Palm Partnership Training™
Building a Partnership with your Horse
You and your partner touch. With almost imperceptible signals you dance together.
Your steps are light, your turns graceful and balanced. There is trust between you as you
confidently master more difficult maneuvers. You move as one with your horse in
beauty, in the partnership called “riding”.
You may be a trail rider or barrel racer, ride hunt seat or Western Dressage or Western.
Whatever your passion, there’s no greater reward than learning how to dance, in
partnership with your horse. This comes from the rider knowing herself and having
confidence and skill built through experience. With this knowledge, unrestricted
communication and feelings can flow between rider and horse allowing them to bond as
A partnership with a horse is different than any other sport or hobby. No other animal
has such a relationship with humans. Only the horse allows us to sit on its back and
yields in partnership to us. It’s a team effort between horse and rider based on love,
acceptance, respect and kindness.
Summer is a great time for riders to go back to the basics to learn how to create a more
successful partnership with their horses. The first step is to understand your equine
partner’s personality. Some horses, like human dance partners, are more sensitive than
others. Some have more knowledge; others need training.
Do horses really desire love from us? It depends on the horse’s personality. Some horses
seem to crave attention from humans. Other horses are more aloof. Just like with any
partnership, the match of personalities between each partner is critical in making them a
The horse and rider and bring out the best, and the worst, in their partnership. Not all
horse and rider combinations are properly suited or “matched” to each other. A mismatch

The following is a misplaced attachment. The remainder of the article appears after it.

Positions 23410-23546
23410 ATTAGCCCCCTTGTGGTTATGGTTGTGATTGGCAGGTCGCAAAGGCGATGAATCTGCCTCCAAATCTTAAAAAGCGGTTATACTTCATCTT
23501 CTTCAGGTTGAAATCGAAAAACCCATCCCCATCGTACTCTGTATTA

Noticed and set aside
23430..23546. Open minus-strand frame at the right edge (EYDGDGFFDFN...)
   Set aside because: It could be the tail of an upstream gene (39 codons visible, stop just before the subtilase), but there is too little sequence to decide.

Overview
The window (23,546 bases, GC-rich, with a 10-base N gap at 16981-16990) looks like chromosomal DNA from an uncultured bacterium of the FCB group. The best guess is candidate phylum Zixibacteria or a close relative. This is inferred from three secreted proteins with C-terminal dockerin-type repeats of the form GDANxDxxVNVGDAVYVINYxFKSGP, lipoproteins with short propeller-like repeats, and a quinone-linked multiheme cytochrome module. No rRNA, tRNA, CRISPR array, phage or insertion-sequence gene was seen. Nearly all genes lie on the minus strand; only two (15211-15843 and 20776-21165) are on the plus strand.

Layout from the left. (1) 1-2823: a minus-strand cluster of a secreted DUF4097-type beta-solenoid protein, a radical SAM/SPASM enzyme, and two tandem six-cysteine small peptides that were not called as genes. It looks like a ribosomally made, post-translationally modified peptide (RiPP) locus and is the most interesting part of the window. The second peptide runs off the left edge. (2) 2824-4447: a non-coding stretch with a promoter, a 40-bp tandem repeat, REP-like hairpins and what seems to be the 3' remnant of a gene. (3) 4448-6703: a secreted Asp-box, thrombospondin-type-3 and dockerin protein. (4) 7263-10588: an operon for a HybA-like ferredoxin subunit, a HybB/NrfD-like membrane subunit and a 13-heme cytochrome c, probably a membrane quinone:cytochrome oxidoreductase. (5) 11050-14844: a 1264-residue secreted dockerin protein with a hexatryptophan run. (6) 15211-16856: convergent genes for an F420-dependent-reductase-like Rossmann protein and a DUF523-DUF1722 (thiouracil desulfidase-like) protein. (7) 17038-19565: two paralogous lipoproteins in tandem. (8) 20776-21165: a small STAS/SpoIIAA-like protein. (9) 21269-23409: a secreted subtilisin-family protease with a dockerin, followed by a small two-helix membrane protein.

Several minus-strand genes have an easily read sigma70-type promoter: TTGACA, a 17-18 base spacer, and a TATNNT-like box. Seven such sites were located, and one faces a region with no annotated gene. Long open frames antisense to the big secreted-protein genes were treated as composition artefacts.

can lead to frustration, and compromise safety for both horse and rider.
Whether you are riding as a hobby or have goals of serious competition, finding the right
match is the most important ingredient in forming a successful horse and rider
partnership. You must get the right partner to ride safely, have fun, and achieve your
I’d like you to evaluate how your personality and level of experience matches with those
of your horse. When you ask your equine partner to dance, whether your dance is a trail
ride or a barrel pattern, are you getting positive responses? Does your horse respond to
you consistently, with confidence and respect? Or is he disobedient, sullen, and
disrespectful of you?
Your Next Step…
Is to search for the right equine personality for you. Look for a horse that is interested in
its surroundings, whose ears are pricked forward, and whose soft eye shows interest, not
alarm. It’s the horse with the positive attitude. It is a partner who will be able to do many
different disciplines and will make riding fun.
Riding is like dancing. It takes two to tango. As you and your horse grow together in
experience and skill, you will form a partnership that will bring you pleasure and fun. It’s
a partnership built on understanding and respect, the principles that make dressage the
basis for all riding. In my next newsletter, I’ll share some tips on how to find the “right”
equine partner. So let the dance begin!
Lynn’s Training Tip
If you interested in learning more about selecting a horse, the importance of confirmation
to function, and how to build the foundation for a successful partnership, my videotape
“Hunter Under Saddle” can help. I made this video several years ago, but it includes
timeless tips on how to select and start a young horse. You’ll follow me as I analyze the
athleticism of several young horses and point out desirable and undesirable performance
characteristics that are especially important for a show horse. You will learn the step-by-
step training process from starting a horse, right up to the first ride. This 90 minute video
is chock full of training lessons you can teach your young horse or use as a refresher to
improve your horse’s performance. Just visit my website www.lynnpalm.com and click
on “Products” to learn how you can improve your partnership with your horse.
Until then, follow your dreams!